Developers have been doing this for a while to speed up animating the element (especially on mobile devices). This also seems to improve text rendering as well. Unfortunately, this does not work with Firefox, even when swapping -webkit-tranform for -moz-transform or just plain transform. Fortunately, there is a fix that will work with both Firefox and Webkit browsers: instead of using translateZ(0), use perspective(1px) (which still throws rendering of the object to the GPU). Here is the code:

#rotated-element {
  -webkit-transform: perspective(1px) rotate(-10deg);
  -moz-transform: perspective(1px) rotate(-10deg);
  -ms-transform: rotate(-10deg);
  -o-transform: rotate(-10deg);
  transform: perspective(1px) rotate(-10deg);
}

Note that I did not use the perspective(1px) fix for all the vendor prefixes, since it actually breaks IE9 and Opera 12.10 and lower (which uses the Presto layout engine), due to their lack of 3D Transform support (perspective() is used to determine the intensity of the 3D effect, but since we are using only 2D transforms, it doesn’t really have any other effect besides improving font-rendering). If you look at the example below in Safari, Chrome, Opera and Firefox, you will see the difference in typography with the first example:

[iajsfiddle fiddle=”HZtt2″ height=”340px” width=”100%” show=”result,css,html” skin=”default”]

Here are a bunch of screenshots to show the rendering difference in the various browsers:

Firefox Chrome / Opera IE 9+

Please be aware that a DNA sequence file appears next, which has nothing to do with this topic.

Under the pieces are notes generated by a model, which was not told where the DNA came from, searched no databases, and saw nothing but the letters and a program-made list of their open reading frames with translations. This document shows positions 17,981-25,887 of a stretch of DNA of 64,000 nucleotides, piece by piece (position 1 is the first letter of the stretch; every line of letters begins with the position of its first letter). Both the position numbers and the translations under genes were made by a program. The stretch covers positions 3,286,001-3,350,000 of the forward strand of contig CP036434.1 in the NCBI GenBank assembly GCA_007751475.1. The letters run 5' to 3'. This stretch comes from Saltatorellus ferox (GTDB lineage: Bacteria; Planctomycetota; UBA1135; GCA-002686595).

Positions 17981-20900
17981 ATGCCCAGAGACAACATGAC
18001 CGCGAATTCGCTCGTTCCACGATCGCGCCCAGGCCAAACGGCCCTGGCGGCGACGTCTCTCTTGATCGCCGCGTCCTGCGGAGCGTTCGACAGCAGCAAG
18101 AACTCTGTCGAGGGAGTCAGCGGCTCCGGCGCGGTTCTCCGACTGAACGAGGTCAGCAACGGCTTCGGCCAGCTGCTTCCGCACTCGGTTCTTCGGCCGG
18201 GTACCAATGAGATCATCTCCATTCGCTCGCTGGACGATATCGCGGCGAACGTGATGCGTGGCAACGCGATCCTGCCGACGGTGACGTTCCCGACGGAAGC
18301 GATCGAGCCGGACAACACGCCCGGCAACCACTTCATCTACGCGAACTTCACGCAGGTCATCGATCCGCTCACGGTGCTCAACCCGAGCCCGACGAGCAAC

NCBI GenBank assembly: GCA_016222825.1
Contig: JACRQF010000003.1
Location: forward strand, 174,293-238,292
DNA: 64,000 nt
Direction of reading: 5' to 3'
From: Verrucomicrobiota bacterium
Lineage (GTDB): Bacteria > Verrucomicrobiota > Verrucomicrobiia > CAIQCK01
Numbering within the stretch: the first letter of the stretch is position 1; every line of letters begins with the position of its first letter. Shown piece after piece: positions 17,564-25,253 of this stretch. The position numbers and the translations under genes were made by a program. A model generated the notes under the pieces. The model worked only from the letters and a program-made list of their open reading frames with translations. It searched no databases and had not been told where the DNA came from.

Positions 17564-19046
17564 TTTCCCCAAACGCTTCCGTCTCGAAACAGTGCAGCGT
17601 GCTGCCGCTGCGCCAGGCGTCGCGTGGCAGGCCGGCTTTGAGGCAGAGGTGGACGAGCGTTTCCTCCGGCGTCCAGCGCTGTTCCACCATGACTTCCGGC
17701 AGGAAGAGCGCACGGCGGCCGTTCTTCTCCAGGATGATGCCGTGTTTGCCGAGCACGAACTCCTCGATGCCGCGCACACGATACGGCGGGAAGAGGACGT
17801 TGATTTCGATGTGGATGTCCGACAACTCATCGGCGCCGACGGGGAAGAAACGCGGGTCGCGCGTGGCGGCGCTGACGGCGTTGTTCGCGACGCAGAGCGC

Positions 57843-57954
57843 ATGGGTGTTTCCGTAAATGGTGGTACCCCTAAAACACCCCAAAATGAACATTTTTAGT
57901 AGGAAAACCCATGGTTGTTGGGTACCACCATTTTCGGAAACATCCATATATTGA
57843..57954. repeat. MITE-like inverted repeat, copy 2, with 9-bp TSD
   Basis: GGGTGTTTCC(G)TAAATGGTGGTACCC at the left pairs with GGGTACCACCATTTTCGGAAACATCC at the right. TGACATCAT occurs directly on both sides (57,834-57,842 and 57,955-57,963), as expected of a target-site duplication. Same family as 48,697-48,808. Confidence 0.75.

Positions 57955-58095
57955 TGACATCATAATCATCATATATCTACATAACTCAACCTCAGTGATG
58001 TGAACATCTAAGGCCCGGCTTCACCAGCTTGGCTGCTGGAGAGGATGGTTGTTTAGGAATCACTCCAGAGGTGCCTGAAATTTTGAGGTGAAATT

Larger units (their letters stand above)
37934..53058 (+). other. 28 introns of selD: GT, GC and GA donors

Before firefox-windows-before chrome-windows-before ie9-windows-before
After firefox-windows-after chrome-windows-after ie9-windows-after

Most people would agree that IE9 and up still renders the text better than the other browsers under Windows 7, but it is better than what it was without it, and it also doesn’t trigger a sudden change of anti-aliasing when the object animates using CSS animations, transitions, or JavaScript.

Solution 2: Use an SVG filter and backface-visibility

If you take a look at the border with the perspective(1px) fix in Firefox only, you’ll see an unintended side-effect: the border is now jaggedy:

Firefox/Win 7 Close up
firefox-border-jagged firefox-border-jagged-detail

After a bit of playing around, I noticed that using SVG filters on the HTML content, instead of the perspective() fix, smooths the font the same way and fixes our jaggedy border issue. In this instance, I chose to blur it with a blur radius of 0 — this doesn’t actually blur the element, but it does give us the desired effect. I use data URI directly in the CSS to apply the SVG filter so that I don’t have to make the browser download a separate SVG object.

The combined code looks like this:

#rotated-element {

  /* Perform the rotation */